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Photography and security guards

Olympics 2012 organisers have been forced to spell out their policy for treating photographers at the east London construction site after an amateur claimed security guards tried to stop him taking pictures there. Dr Patrick Green told us two security guards tried to prevent him taking pictures at the northern end of the 2012 Olympic site on Sunday 10 June.

Dr Green insisted that he was standing in a public area at all times and was first challenged while capturing shots of the building work on the former Eton Manor sports ground. The 45-year-old said he was taking the pictures as part of a personal photography project to record the site before building work begins.

Dr Green told us: 'A security guard came out of the security cabin and called out “that isn't allowed”. I called back that photography wasn't illegal and he couldn't stop me taking pictures. The guard appeared agitated and just repeated that photography wasn't allowed. As he was behind a fence I just ignored him.'

Dr Green then tried to take photos of preparation work at the Lea Valley Cycle Circuit where, he said, security guards told him they'd already had 'a lot of trouble dealing with reporters'. One of the guards told Dr Green that he believed he was taking a photo of him. Dr Green replied that he had actually been taking pictures of the buildings behind.

Dr Green - who lives in the capital - said the security guard warned him that police regularly patrol the area and would take down his details if he continued taking shots. . He repeated that police were liable to take my name and address and just added that he was trying to 'educate me'. After that the conversation ended and I continued taking pictures,' said Dr Green who told us that no police officers appeared on the scene.

Commenting on the incident a spokesperson for the Olympic Delivery Authority (ODA) said: 'There are absolutely no restrictions on people in public places. If they are in a public place then we've got absolutely no authority to stop them.' He added: 'We have made it clear to our contractors on site that people in public places have every right to take photos.'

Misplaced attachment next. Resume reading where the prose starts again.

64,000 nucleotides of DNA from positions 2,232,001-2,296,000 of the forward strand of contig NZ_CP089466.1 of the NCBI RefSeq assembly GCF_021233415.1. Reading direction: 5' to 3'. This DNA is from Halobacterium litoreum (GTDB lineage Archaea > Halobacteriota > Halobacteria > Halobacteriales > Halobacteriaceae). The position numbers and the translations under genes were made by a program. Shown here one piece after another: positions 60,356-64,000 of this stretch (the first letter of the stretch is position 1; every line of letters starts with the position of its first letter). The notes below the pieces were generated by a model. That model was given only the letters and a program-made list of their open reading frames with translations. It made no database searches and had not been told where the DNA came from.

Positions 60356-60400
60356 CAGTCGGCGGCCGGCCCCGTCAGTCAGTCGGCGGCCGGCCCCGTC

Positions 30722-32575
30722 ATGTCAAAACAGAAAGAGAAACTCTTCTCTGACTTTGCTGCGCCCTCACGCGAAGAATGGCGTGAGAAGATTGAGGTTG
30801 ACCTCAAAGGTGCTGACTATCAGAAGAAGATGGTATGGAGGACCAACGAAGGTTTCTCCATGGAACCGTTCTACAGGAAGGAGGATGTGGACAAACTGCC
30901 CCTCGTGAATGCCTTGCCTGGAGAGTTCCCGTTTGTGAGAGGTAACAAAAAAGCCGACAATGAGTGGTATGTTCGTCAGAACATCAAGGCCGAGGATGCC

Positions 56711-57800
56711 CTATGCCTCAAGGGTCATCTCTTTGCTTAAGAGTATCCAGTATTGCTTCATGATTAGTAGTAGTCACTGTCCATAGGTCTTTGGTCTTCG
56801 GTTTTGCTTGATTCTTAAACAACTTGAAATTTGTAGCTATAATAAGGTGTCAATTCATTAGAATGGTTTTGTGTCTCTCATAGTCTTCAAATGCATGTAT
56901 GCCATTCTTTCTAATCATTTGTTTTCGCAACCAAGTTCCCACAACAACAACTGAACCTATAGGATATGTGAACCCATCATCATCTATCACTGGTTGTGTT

From: London Olympics photo storm, Amatuer Photographer, Wednesday 13th June 2007, Chris Cheesman

Source: Amatuer Photographer

Martin Slavin writes;

Olympic site security guards have a well established reputation for exceeding their limited powers. They have no greater powers of arrest than you or I have. They can only call the police if they have reasonable grounds for suspecting that you are committing a criminal offence.

"When the police stop and search you they must:

  • Show you some proof that they are a police officer, if they are not in uniform:
  • Give their name and the police station they are from:
  • Tell you what they are searching for and why they believe you may have the item in your posession; and
  • Inform you that you are entitled to a copy of the search record.

The police must complete the search record when when they do the search, unless this is really difficult. They may ask you for your name and address to include in the record but you don’t have to tell them. If they make a record they must give you a copy straight away."

From the booklet: ‘Dealing with the Police, your legal rights. Community Legal Service’. Stop and Search

They have extended powers under recent Terrorism legislation

"At present, under section 44 of the Terrorism Act 2000, officers already have the power to stop and search people or vehicles in an area seen as being at risk from terrorism, even if they are not suspected of any breach of the law."

this requires an authorisation

"where the specified area or place is the whole or part of the metropolitan police district, by a police officer for the district who is of at least the rank of commander of the metropolitan police"

See more at: Searches under terrorism act (2000) Sections 43 and 44

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